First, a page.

In the case already cited of Johnson v. Chicago &c. Elevator Co., 119 U. S. 388, a petition was filed by the elevator company against the owner of a tugboat for injuries done by the jib boom of a schooner in tow of the tug to the wall of plaintiff's warehouse. The petition prayed for a writ of attachment against the defendant, commanding the sheriff to attach the tug, summon the defendant to appear, and for a decree subjecting the tug to a lien for such damages. The statute under which the proceedings were instituted gave a lien for all damages arising from injuries done to persons or property by such water craft. It was held that the damage having been done upon the land, there was no jurisdiction in admiralty, and that the suit was in personam with an attachment as security, the attachment being based upon a lien given by the state statute. Said the court : “There being no lien on the tug by the maritime law for the injury on land inflicted in this case, the State could create such a lien therefor as it deemed expedient, and could enact reasonable rules for its enforcement, not amounting to a regulation of commerce.” It would seem that even if the suit had been in rem against the vessel, it would have been sustained, as the injury was not one for which an action would have lain in admiralty.

In the case under consideration the suit was clearly one in personam to enforce a common law remedy. It was no more a suit in rem than the ordinary foreclosure of a mortgage. The bill prayed for process against the several defendants; that they be required to answer the bill; that plaintiff be decreed to have a first lien upon the raft for the amount due him ; that the defendants be decreed to pay such amount; that in default of such payment the raft be sold to satisfy the same; and, that in case of such sale, the purchaser have an absolute title, free from all equity of redemption and all claims of the defendants, and that they be debarred, etc. This is the ordinary prayer

of a foreclosure bill. The decree of the appellate court reversed that of the Circuit Court, and directed a recovery of a specified

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Opinion of the Court.

amount. It resembles a decree in rem only in the fact that the property covered by the lien was ordered to be sold. Such sale, however, would pass the property subject to prior liens, while a sale in rem in admiralty is a complete divestiture of such liens, and carries a free and unincumbered title to the property, the holders of such liens being remitted to the funds in the registry which are substituted for the vessel. The Ilelena, 4 Rob. Ad. 3.

The true distinction between such proceedings as are and such as are not invasions of the exclusive admiralty jurisdiction is this: If the cause of action be one cognizable in admiralty, and the suit be in rem against the thing itself, though a monition be also issued to the owner, the proceeding is essentially one in admiralty. If, upon the other hand, the cause of action be not one of which a court of admiralty has jurisdiction, or if the suit be in personam against an individual defendant, with an auxiliary attachment against a particular thing, or against the property of the defendant in general, it is essentially a proceeding according to the course of the common law, and within the saving clause of the statute (sec. 563) of a common law remedy. The suit in this case being one in equity to enforce a common law remedy, the state courts were correct in assuming jurisdiction. The decree of the Supreme Court of Illinois is, therefore,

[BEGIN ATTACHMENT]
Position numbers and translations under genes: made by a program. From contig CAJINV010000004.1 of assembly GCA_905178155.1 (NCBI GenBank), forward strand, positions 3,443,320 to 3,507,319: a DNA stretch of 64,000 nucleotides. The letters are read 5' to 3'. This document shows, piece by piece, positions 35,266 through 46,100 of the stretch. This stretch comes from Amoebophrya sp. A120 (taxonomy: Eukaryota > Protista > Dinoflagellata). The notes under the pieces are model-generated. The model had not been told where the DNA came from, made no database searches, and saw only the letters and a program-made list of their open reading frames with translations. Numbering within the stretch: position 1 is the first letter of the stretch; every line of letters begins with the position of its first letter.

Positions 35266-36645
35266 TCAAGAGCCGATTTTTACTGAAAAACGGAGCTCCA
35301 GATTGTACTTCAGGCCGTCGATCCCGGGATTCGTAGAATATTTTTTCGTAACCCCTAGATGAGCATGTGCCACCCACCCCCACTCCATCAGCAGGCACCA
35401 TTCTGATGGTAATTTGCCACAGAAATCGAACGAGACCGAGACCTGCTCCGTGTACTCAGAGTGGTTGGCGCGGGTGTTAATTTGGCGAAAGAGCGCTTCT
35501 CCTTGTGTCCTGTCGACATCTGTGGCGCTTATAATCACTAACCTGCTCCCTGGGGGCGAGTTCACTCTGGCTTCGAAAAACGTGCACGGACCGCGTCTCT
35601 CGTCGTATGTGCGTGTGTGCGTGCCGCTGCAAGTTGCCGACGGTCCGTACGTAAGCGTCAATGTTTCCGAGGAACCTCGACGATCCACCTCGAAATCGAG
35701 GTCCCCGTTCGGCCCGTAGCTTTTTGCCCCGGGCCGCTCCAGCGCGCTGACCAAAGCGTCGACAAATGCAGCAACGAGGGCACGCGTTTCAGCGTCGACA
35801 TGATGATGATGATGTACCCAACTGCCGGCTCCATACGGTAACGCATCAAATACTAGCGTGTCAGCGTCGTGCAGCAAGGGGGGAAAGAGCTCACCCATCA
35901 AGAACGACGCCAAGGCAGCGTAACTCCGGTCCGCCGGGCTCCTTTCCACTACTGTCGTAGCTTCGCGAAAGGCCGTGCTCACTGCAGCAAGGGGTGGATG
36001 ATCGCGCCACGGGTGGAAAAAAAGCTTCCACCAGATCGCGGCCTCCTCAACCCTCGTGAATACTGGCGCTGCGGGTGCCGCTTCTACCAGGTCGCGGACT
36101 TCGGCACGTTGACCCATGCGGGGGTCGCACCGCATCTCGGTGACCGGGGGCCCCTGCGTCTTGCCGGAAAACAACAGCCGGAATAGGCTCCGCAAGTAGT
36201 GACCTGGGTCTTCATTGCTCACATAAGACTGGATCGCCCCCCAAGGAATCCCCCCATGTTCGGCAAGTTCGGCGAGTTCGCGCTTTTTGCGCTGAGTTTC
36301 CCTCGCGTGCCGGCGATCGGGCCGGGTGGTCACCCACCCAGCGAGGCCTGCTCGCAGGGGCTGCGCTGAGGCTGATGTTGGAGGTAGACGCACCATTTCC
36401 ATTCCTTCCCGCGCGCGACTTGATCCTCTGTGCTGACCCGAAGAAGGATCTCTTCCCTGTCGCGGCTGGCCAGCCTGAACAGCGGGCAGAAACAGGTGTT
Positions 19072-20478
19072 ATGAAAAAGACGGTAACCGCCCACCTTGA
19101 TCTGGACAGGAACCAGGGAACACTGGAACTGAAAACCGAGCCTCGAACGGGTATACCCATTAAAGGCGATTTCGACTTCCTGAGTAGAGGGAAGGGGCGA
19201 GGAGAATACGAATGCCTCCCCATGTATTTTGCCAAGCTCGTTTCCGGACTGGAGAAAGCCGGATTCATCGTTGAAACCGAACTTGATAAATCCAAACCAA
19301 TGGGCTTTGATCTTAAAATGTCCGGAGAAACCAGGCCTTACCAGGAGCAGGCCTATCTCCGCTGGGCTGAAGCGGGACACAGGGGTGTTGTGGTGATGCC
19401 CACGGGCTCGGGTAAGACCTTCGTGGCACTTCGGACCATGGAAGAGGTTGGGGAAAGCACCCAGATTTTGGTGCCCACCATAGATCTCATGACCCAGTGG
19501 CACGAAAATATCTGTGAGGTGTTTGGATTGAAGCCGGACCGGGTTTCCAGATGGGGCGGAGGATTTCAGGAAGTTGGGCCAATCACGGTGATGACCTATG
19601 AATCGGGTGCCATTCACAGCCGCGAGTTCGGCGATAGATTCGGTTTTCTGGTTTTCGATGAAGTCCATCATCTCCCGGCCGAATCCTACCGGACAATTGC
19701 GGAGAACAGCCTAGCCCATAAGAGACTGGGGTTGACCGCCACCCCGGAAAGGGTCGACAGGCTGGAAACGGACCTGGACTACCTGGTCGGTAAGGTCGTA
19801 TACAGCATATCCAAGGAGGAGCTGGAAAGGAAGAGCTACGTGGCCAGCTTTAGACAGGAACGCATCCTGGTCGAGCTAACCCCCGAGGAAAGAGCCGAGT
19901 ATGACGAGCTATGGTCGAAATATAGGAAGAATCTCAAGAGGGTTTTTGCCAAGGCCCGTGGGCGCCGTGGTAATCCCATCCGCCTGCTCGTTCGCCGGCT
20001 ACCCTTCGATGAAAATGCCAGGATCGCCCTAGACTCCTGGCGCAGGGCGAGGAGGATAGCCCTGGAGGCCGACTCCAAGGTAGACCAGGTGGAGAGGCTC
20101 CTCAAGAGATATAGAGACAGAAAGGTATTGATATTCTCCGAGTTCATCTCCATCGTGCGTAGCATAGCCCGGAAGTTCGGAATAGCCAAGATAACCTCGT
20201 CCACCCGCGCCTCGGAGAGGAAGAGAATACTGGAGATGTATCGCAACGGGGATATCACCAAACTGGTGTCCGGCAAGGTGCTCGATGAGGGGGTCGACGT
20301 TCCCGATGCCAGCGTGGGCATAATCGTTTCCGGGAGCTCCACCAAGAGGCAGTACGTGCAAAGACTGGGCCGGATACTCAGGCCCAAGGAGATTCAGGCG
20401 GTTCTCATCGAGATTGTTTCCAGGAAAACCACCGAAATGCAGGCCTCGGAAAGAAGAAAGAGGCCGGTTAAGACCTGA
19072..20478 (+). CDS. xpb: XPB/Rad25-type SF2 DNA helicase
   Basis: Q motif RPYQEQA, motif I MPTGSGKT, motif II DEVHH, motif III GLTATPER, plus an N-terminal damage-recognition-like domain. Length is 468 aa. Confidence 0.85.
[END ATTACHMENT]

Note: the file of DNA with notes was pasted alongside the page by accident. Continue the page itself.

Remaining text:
Affirmed.

Statement of the Case.

BRYAR v. CAMPBELL.

APPEAL FROM THE COURT OF APPEALS FOR THE THIRD CIRCUIT.

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Plaintiff's intestate, a married woman, filed a bill in the District Court of

the United States against her husband's assignee in bankruptcy and the purchaser of a lot of land at the assignee's sale, setting forth her equitable claim to the property, and praying that the purchaser be required to convey to her. A decree was entered in her favor and an appeal taken to the Circuit Court by Campbell, the purchaser. Plaintiff did not press the appeal, but began a new action in ejectment in a state court against the defendant, Campbell, who set up a new title in himself and recovered a judgment. Thereupon, and sixteen years after the decree in her favor in the District Court, plaintiff moved to dismiss the appeal to the Circuit Court. This motion was denied. Thereupon she set up the decree in her favor, although it had not been pleaded by either party in the state court. Held : (1) That the plaintiff having abandoned her suit in the District Court,

it was too late to move to dismiss the appeal; (2) That the decree not having been pleaded in the state court could not

now be resuscitated; (3) That the judgment of the state court was res adjudicata of all the

issues between the parties, and that the decrees of the Circuit Court and Circuit Court of Appeals reversing the decree of the District Court and dismissing plaintiff's bill should be affirmed.

This was a suit in equity instituted in the District Court for the Western District of Pennsylvania, April 30, 1877, by Jane Bryar against James Bryar, her husband, and Robert Arthurs, his assignee in bankruptcy, to enjoin the latter from partitioning or offering for sale an undivided half of seven acres of land in the city of Pittsburgh, for which, as she alleged, a conveyance had been made by mistake to her husband, though she had paid the purchase money with her own individual funds. Notwithstanding the pendency of this bill the assignee proceeded to sell the land at assignee's sale to the defendant Thomas Campbell, subject to the two mortgages hereinafter mentioned. On August 15, 1878, Campbell was permitted to intervene and de